During the summer months, back in the days when children could walk a couple of miles without an adult nearby to protect them, my sister and I would go to the only public library in Owensboro and claim as many books as we could carry back home.
Later, we tagged along with our mother as she drove to the A&P, which was behind the library, and to Kroger, which was across the street from it, to do grocery shopping on Fridays. Because we had transportation, we could load up on even more books.
We then would spend the next seven days reading our treasures before taking them back the next Friday.
In addition to cleaning the house daily, washing and hanging out laundry and ironing three days a week, dish-washing detail and completing any other chores assigned, my sister and I would share the dozen or more books we had between us and be ready for more when grocery day rolled around.
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In those days, we weren't allowed to watch TV until it was time for the evening news. And outside games were played only after all chores were done.
Our greatest joy was reading, and it didn't cost our parents a dime.
I guess that is why I kept books around throughout the house as my children were growing up. Reading wasn't a hard sell for my daughter, but I had to find just the right topic and books for my sons, who were reluctant readers.
Thank goodness for the Goosebumps series and animal adventures. Letting my sons read those books allowed me to push other books under their noses as well.
So, when I hear the dismal numbers associated with the literacy of black children, of the growing achievement gap and of black children falling behind further and further each year, I can't help but find more children for whom I can give books at Christmas.
Recent reports show black kids are not the only students falling behind.
The newly released 2009 Programme for International Student Assessment, which compares scores for 15-year-olds in 66 countries, placed 15-year-olds in the United States in the middle of the pack in reading and science scores and below average in math.
The math and science scores were the same as they were in 2006. But the scores for reading, ranking our kids 14th in the world, were the same as in 2003.
China ranks first in all three. Chinese children spend more time in class than American students. I don't think that will change anytime soon. But what can change is how we classify down time. If we parents consider reading as down time, I think the kids would still be learning as much as when they are in class. And if we can give those students who are falling behind a boost through reading, then all scores will increase.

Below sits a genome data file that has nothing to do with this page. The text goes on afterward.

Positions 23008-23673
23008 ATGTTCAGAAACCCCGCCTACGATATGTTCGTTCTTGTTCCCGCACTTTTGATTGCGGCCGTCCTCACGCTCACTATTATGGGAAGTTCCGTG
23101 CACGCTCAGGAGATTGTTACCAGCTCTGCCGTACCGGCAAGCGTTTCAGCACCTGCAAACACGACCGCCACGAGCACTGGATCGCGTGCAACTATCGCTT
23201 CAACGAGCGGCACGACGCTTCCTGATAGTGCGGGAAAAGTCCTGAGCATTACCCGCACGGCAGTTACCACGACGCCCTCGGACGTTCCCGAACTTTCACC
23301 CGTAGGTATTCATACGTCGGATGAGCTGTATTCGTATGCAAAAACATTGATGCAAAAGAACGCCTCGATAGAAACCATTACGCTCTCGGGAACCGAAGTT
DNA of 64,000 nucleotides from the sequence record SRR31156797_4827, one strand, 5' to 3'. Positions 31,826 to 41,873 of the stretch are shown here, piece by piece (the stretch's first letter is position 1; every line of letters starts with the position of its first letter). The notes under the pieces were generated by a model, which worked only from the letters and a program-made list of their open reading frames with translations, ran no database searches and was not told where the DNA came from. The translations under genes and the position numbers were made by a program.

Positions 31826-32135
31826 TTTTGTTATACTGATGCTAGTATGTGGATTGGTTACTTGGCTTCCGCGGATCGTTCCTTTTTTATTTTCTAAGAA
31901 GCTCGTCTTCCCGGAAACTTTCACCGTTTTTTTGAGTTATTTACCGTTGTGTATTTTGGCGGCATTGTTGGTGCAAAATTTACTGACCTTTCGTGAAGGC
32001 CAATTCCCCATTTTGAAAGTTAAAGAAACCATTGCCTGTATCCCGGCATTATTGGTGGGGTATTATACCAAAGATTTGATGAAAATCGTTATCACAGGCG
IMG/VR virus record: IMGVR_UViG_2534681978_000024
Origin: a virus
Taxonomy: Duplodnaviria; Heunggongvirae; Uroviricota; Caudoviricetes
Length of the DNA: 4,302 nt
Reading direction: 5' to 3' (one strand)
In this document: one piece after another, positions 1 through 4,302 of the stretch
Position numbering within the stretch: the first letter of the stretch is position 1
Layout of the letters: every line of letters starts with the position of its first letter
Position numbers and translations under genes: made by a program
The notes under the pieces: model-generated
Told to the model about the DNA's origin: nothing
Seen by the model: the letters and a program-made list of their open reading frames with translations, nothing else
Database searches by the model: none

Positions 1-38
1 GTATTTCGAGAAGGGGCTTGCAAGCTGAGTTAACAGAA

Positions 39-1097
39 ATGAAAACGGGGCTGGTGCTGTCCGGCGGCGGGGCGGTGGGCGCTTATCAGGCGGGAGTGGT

As the old public service ad campaign said, "Reading is fundamental." Anyone who can read and understand what they read can stay a little ahead of the game academically and in the real world. I believe that.
I gave several books to two elementary-age brothers at my church last year. One child, a voracious reader, loved the gifts; the other not so much.
Do you know what I'm giving them this year? More books. Even reluctant readers need to open books to reveal imaginary worlds of escape.
That's what video games do. Why can't reading be considered fun, too?
I'm tired of hearing about our children lagging behind. The ones I talk to have very bright minds and great beliefs in their futures. I think reading only enhances that.
The best gift we adults can give children, but especially African-American children who lag behind others in scholastics, is a book. Find one they would like, one they can own. Then put a note in it encouraging them to visit a public library for more inexpensive fun.
I, like so many others in Lexington, want to concentrate on the young people who seem disposable, who have fallen out of grace with our educational systems. I want to help more black boys and men love reading.
Let young black men re-live the pain of segregation by introducing them to the writers of the Harlem Renaissance. Rap has nothing on those writers.
Also, the young men will see the power of words if they read the writers who used their pens to protest the Vietnam War and the lack of civil rights.
It will give them something more to focus on than sex, money and hopelessness.
Don't forget the girls. Let them see what a woman looks like or how she carries herself through the eyes of Zora Neale Hurston or Nikki Giovanni. Give a copy of Rise up Singing: Black Women Writers on Motherhood, edited by Cecelie Berry, to a young mother and let her hear the voices of those who have been where she is going.
Books can change lives if we just get them into the hands of those whose lives need changing.